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I consider myself to be a caring and kind person, I try to help others out where I can, I don’t like to see others upset, or unhappy and my first thought is very often, what can I do to make them feel better.
I love being this kind of person.
I love being the sort of person who spends her time considering other people’s needs, and feelings and situations, sometimes at the expense of my own.
But that’s okay, it makes me feel good about myself that I can help and support others.
That is why I do what I do in my business. I have developed my own way of articulating another person’s wishes and feelings, giving it context, a meaning, and helping them feel okay about whatever it is they are facing, whether it is anxiety, guilt, fear or an overwhelming feeling of inner sadness.
However, from working with my clients I have started to realise something.
Am I saying yes too much?
We all have personal challenges in our lives, sometimes those where we do need to ask for help. Those who know me well know that I am pretty rubbish at asking for help and support myself, to my detriment.
Looking after everyone else before me starts to wear me down, even, dare I say it, makes me feel a bit resentful when it feels like there is no-one there to look after me when the going gets tough.
It’s all my own fault, you can’t know I need help and support unless I tell you, right?
The lesson here?
The responsibility for looking after yourself rests with you, yourself, no-one else. If you keep on giving, and giving, and giving then that resentment can start to build, and a sense of being ‘the martyr’ appears ‘I can cope’, ‘I am a survivor’, ‘I have no-one else to depend on except me’.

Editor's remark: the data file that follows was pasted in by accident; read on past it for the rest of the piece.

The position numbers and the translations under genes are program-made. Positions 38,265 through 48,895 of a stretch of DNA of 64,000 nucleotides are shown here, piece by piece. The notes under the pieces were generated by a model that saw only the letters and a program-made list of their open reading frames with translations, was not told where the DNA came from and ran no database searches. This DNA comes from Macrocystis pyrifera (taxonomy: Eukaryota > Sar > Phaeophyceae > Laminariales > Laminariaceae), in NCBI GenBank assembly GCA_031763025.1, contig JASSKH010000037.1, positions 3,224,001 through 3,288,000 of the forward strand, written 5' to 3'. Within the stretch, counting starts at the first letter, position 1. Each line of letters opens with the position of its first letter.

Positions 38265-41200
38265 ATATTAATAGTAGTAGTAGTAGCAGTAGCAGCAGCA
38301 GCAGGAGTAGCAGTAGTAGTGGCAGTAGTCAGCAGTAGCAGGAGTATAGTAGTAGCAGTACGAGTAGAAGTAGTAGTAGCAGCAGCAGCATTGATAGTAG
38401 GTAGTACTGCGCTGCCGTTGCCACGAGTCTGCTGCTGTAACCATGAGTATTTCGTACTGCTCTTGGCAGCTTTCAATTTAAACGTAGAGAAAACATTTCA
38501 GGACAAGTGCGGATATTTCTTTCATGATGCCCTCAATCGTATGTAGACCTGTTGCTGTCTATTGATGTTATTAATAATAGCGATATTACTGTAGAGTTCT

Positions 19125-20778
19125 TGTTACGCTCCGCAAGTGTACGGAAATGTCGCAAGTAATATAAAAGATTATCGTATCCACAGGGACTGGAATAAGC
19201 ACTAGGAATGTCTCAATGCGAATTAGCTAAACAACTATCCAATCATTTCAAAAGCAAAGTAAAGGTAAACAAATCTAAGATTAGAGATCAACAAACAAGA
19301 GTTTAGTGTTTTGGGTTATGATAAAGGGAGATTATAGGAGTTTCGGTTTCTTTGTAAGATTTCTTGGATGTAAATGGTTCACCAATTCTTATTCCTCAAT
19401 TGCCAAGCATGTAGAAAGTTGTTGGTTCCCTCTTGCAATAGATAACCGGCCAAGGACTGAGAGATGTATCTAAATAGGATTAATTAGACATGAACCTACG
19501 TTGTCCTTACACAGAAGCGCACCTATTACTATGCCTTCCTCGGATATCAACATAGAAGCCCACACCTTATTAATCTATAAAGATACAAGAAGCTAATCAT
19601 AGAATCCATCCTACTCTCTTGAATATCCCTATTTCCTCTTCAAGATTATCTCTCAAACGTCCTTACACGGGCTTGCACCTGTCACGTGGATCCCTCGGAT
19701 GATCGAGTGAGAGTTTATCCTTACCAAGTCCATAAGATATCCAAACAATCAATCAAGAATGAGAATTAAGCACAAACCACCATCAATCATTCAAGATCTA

Not a fun way to live every day, and all of a sudden the positive feelings you get from helping out others disappear in a puff of smoke.
Now, I am not advocating never offering to help others out, ignoring the needs of people you care about. But what I am saying it keep a bit of balance in your life. Receiving is okay, don’t feel guilty about it, just like it makes you feel good to be there for friends and family, it gives others that feel good feeling when they can be a support to you.
My husband thanked me at the weekend for giving him three hours to go out and do a bike ride in training for his 100 mile event in July. That made me feel good. It was no bother and it meant a huge amount that he had some guilt free time and space to do something he really enjoys. He is then more motivated to help out with whatever needs doing during the day (good husband training)
So, my point is. Look out for others, be a good wife, friend, mum and daughter, but don’t forget yourself in the process, otherwise your ability to give graciously and with a willing heart won’t last long.